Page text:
When you think of Excel, text might not be the first thing that comes to mind. However, Excel offers many functions to allow you to format text in a spreadsheet just the way you want it.
The basic TEXT function can help you format data into more interesting, comprehensible terms. Let’s say you have a list in an Excel spreadsheets with two headings. The first one is Sales Staff and the second is Amount Sold. In the cells below each heading, you have the names of each sales staff member along with the dollar amount he or she sold for the pertinent period.
Rather than looking at the columns and rows, though, you want to spell out the information more precisely. The syntax of the TEXT function is TEXT(value,format_text). So for this example, we would select a cell in which to present our formatted text and enter the following formula
=B4&" sold "&TEXT(C4, "$0.00")&" in the final quarter."
After typing in the formula, press Enter and the result will be “Smith sold $20000.00 in the final quarter." Select the cell with the formula, and use the fill handle to copy it down the remaining cells.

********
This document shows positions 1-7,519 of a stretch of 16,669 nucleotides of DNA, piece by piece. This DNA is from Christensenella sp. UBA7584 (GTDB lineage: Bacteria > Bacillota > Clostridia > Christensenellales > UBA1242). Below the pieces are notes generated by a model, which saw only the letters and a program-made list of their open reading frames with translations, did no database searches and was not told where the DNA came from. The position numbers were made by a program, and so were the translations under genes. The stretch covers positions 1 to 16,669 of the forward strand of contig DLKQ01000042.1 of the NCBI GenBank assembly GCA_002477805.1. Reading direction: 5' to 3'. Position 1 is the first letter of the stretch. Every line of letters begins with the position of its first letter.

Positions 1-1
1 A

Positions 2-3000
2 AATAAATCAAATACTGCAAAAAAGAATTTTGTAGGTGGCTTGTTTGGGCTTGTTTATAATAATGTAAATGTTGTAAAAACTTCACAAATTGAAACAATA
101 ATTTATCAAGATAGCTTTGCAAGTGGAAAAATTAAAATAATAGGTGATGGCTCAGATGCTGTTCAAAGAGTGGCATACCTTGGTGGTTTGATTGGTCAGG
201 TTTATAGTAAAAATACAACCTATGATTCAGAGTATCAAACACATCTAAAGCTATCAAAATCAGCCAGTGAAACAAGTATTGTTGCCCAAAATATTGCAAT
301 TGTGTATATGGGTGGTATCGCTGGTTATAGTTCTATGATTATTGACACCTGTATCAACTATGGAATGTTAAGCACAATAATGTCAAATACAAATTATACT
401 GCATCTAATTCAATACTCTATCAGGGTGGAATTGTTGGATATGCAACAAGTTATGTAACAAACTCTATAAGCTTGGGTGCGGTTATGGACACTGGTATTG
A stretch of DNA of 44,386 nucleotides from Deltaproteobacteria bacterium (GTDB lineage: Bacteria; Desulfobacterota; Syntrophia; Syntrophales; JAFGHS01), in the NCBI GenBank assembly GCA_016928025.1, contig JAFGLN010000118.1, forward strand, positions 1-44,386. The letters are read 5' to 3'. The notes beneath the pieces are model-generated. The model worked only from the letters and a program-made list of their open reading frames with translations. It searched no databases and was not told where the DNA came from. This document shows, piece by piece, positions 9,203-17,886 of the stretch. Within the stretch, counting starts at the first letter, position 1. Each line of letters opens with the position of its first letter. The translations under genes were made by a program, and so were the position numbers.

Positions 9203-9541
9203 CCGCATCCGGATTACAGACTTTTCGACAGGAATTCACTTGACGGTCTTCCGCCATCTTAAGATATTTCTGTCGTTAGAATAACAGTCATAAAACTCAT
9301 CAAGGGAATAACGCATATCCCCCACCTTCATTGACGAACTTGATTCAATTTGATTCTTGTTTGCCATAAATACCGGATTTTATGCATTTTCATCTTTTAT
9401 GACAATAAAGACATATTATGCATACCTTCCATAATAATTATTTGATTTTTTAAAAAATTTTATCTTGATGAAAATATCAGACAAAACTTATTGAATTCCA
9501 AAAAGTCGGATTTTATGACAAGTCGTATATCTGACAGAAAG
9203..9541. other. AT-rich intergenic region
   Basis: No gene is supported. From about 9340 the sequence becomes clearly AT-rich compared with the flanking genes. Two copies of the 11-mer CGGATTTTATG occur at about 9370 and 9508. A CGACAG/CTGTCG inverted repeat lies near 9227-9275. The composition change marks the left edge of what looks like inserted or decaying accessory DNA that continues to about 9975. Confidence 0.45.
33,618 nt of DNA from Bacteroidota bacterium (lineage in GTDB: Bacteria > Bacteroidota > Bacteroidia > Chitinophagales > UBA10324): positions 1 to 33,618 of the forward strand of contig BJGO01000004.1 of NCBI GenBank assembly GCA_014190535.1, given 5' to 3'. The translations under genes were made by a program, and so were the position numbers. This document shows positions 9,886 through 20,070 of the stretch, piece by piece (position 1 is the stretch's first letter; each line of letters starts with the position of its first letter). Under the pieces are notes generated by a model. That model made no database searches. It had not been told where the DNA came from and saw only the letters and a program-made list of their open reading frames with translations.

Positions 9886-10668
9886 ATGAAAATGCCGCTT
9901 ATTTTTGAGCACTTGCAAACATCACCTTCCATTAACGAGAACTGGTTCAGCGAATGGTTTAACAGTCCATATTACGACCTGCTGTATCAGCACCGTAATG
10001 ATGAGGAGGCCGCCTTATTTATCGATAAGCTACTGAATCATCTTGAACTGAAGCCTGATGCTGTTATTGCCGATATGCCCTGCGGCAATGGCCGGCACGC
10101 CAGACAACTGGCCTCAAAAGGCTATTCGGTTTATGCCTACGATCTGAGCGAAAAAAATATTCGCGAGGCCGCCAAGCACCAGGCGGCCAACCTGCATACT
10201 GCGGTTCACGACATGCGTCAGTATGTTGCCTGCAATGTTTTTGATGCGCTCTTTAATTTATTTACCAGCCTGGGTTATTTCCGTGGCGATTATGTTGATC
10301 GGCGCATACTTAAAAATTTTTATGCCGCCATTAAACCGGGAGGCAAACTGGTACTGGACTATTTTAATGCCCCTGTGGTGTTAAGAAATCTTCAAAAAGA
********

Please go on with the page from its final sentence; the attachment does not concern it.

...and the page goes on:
UPPER, LOWER and PROPER
UPPER and LOWER are two Excel text function variations that work in the same way yet have the opposite effect. Using these functions, you can quickly change all of the text in the selected cells to uppercase or lowercase.
Start by selecting the cell in which you want the text to appear. Let’s say we want to make note of the sales staff member with the highest amount of sales in the final quarter. We want to advertise this fact in uppercase lettering. Start by selecting a cell in which you want this text presented and go to the Formula Bar. The syntax for the UPPER function is UPPER(text). For our example, the formula would be =UPPER(E11). Exchanging LOWER for UPPER in the formula will present the text completely in lowercase letters.
A similar variation of these Excel text functions is PROPER, which has the same syntax as UPPER and LOWER. PROPER will present the text in proper case, which is much like sentence case.
One thing you might have noted is that you will need to enter the formula into a cell other than the one containing the original text. If you try to use the selected cell in the formula, you will receive a Circular Reference error message.